SOLD: ONE HOUSE. AT A DISAPPOINTING RATE.
Since Daniel Fish has been certified a new genius by New York’s avant-garde elite, I am loath to label him a hoax on the basis of having seen just one of his productions, but House for Sale, the Jonathan Franzen essay which Fish has adapted and directed for The Transport Group Theater Company, strikes me as a stripped-down, bare-bones, hi-tech rip-off of the Elevator Repair Service. And, after 85 interminable minutes, I was reminded how enthralled I was by the 7-1/2 hour Gatz, when I left the theater wanting to read The Great Gatsby again because the theater experience was so true to the novel’s grandeur, while House for Sale seems at least twice as long as Gatz and merely made me wish I had stayed at home and read the essay in the privacy of my own imagination.
I have heard nothing but good things about Fish’s production of A Supposedly Fun Thing I’ll Never Do Again, but then again, the David Foster Wallace essay was funnier and more thrillingly original material than Franzen’s ode to the selling of his mother’s house and the memories it evoked in him of their good times together. In it, five actors read the opening passage in swift repetition, presumably in character (though who those characters were and what they represented was never made clear), and it became nothing more than an exercise in graduated speed-reading. The actors – Rob Campbell, Lisa Joyce, Merritt Janson, Christina Rouner, and Michael Rudko – are fine, and do what Fish demands of them with skill and intensity. But the impression they make is, under the circumstances, fleeting. At the performance I attended, Michael Rudko made the most vivid impression, but there is a gimmick which I will not reveal (since programs were distributed upon leaving rather than entering the theater, suggesting that Fish wants to keep his conceit a secret), but I will say that, at another performance, it might be another actor who will make the deeper impression. To fully appreciate what was intended, you would have to see House for Sale more than once. And once, I promise, is sufficient. In fact, when a woman left the theater midway through the performance, she seemed to be speaking for many of us.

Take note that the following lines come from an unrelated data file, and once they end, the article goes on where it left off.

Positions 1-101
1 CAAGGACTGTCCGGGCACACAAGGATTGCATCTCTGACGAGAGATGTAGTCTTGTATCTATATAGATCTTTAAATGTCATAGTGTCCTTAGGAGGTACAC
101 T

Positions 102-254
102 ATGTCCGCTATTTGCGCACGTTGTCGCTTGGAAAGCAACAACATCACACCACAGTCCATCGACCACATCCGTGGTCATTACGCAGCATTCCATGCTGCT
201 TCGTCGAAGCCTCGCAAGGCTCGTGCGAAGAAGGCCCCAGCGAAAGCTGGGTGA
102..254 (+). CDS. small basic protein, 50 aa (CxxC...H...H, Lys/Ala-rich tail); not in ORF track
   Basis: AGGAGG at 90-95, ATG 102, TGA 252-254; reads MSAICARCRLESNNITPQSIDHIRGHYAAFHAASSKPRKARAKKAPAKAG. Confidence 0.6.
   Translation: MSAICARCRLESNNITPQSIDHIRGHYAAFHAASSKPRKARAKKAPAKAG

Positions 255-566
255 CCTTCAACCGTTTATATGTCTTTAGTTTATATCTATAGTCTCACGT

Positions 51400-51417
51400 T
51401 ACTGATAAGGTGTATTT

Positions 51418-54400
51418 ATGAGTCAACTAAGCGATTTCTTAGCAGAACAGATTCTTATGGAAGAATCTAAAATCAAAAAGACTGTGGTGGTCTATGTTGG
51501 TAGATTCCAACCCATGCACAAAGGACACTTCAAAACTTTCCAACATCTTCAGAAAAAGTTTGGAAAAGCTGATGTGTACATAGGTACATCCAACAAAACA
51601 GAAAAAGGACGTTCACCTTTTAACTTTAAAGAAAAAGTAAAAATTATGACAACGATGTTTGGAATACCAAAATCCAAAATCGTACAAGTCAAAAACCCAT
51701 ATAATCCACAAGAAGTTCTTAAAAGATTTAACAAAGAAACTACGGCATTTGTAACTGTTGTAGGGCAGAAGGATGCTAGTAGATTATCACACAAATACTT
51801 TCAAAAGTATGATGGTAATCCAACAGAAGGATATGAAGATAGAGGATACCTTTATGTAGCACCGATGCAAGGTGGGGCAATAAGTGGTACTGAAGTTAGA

photos by Carol Rosegg
House for Sale
The Duke on 42nd Street
scheduled to end on November 18, 2012
for tickets, visit http://www.new42.org/duke/duke_home.aspx